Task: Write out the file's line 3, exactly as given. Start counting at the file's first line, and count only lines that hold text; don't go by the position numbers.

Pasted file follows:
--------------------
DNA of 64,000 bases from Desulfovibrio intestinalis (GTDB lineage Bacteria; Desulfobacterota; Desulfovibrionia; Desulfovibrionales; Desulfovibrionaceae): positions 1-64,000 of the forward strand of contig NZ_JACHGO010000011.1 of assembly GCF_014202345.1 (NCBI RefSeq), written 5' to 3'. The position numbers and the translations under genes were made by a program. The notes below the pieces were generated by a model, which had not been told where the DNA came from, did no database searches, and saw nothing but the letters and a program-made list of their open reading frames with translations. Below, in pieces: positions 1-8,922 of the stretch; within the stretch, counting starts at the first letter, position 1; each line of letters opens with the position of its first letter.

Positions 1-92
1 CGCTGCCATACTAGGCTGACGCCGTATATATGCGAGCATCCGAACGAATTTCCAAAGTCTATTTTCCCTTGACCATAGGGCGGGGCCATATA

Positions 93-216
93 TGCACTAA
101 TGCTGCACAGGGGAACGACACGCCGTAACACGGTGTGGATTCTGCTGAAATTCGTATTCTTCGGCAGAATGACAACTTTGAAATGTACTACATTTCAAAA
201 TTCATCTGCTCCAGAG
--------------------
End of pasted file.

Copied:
1 CGCTGCCATACTAGGCTGACGCCGTATATATGCGAGCATCCGAACGAATTTCCAAAGTCTATTTTCCCTTGACCATAGGGCGGGGCCATATA